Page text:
The Big Bang Theory
After nearly a monthlong hiatus for March Madness business, The Big Bang Theory returns, and, prepare your groans, so does that damn super-asymmetry plot.
Except, wait, there’s actually some movement in the story line, though it might not be a positive development for Sheldon and Amy. But also, more surprisingly, it’s might not be Sheldon’s fault.
In a guest star-packed episode, Ellen DeGeneres appears in a faux installment of her daytime talk show. Her guests: Sheldon and Amy’s wily Nobel Prize rivals Pemberton (Sean Astin) and Campbell (Kal Penn), who are waging a publicity campaign by making up spoof songs (Olivia Newton-John’s “Physical” becomes an ode to “Physicists”) and singing them in viral videos.
The hucksters’ ploy to charm the public is working (hence the appearance on Ellen), and when it turns out that Sheldon has previously alienated many of his fellow scientists by, well, by being Sheldon, Shamy’s chances of nabbing the Nobel for themselves are looking slimmer and slimmer.
This is, of course, particularly irksome to the couple. They know Pemberton and Campbell’s connection to super asymmetry is accidental. Those two, in fact, can’t even explain the idea (hence the diversion of the wannabe Weird Als and their poor parody tunes). Making the situation extra personally painful, Shamy came up with their project in the moments leading up to their wedding, convincing them that it is their destiny to be linked personally and professionally by super asymmetry.
Caltech president Siebert is also invested in Shamy’s Nobel pursuit, and in an effort to sway support among the scientific community their way, he hosts a special reception to which Nobel laureates Kip Thorne, George Smoot, and Frances Arnold are invited. They’re all among the many who’ve been the butt of a Sheldon slight, too, and even care packages of cookies don’t bring them back around. Personal pleas by Shamy pals Leonard and Penny (yes, mostly by Penny) smooth things over, and the aforementioned smarty-pantses show up at Dr. Siebert’s soiree.
So do Pemberton and Campbell. And their smug glad-handing in this room full of luminaries, with so much on the line, proves just too much for Shamy to take. Well, for Amy to take. Though everyone’s concern has been focused on keeping Sheldon in line — even Sheldon himself has arranged for Leonard to alert him with a phrase (“shut up!”) when he’s about to make a stupid mistake — it’s Amy who loses her cool. She calls out Pemberton and Campbell as impostors in a loud rant, leaving the entire room stunned into silence.
Will this officially doom Shamy’s shot at the award? Or will the fact that the usually calm, kind, professional scientist was driven to such an outburst serve to finally convince her colleagues in the larger scientific community (not to mention Nobel voters) that Sheldon and Amy are the ones who deserve credit and accolades for super asymmetry? Only five episodes remain before the Big Bang series finale, and there’s no doubt that this will continue to be a front burner story line.
Meanwhile, Bernadette and Stuart consider teaming up for a professional venture of their own, when Bernie wants to turn the sweet story Howard tells baby Halley to squash her fear of the dark into a children’s book. Artist Stuart illustrates the tale, which revolves around Howard’s astronaut days, and how he was afraid, too.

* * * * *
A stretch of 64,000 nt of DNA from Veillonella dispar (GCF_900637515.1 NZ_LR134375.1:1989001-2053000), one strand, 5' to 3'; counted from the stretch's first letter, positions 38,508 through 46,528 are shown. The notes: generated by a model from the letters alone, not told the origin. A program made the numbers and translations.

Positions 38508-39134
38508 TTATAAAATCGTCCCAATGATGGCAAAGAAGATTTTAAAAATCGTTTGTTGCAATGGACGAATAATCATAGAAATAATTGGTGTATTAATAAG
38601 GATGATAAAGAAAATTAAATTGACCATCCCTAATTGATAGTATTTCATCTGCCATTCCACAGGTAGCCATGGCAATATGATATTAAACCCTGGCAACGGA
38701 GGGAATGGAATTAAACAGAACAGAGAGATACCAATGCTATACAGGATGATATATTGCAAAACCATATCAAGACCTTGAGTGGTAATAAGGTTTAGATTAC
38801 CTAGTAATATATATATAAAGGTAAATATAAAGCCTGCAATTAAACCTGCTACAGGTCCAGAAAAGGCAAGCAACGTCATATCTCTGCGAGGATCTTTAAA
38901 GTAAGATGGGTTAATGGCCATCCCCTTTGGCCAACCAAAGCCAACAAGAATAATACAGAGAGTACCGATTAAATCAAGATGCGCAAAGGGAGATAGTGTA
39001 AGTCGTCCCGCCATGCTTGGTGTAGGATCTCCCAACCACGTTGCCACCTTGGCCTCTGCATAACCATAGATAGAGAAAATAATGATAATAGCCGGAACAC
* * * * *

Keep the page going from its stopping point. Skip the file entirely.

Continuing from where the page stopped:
But sharing those details with a baby is one thing. Howard’s not so thrilled with The Frightened Little Astronaut becoming a story that’s known by babies, and more importantly adults, outside the Wolowitz home. Despite interest from a publisher friend of Stuart’s, Howie nixes the idea of people reading a cute tale about him being a coward, he says, especially when it reminds him of how much the other astronauts poked fun at him during his mission. Bernadette says it doesn’t spotlight cowardice, but that he was brave for going through with something that frightened him.
This, too, ends as an unresolved story line, but here’s hoping Howard signs off on the book, and that it becomes a best seller. The reaction of a very successful Stuart is certainly a scenario I’d like to see play out before the series ends.
• Howard suggests Bernadette give “the frightened little astronaut” some superhero abilities. She wants to keep the story true to Howard’s experience in space. “Cats don’t wear hats,” he argues. “And if someone gives you green eggs, it ends with you on the toilet trying to make a deal with God.”
• Bernie, about Halley: “I don’t know why she’s suddenly so afraid of everything.”
Howard: “Honey, remember, she’s my child, too.”
• Sheldon nailing social media when he explains why he made unkind remarks to Nobel laureate Makoto Kobayashi: “I was jealous, angry, and new to Twitter. It was a dangerous combination.”
• Sheldon’s excited when Nobel laureate Saul Perlmutter uses the cookies Sheldon and Amy sent him to spell out a thank-you message. Or what Sheldon thinks is “Thank You.”
Amy: “Sheldon, that word isn’t thank.”
• Sheldon tells Leonard he feels guilty that his past behavior toward his fellow scientists might prevent Amy from winning an award she deserves. “Wow … when did you start caring about other people’s feelings?” Leonard asks.
Sheldon: “Well, I laughed when Amy got a shock from the broken Christmas tree lights, so it was after that.”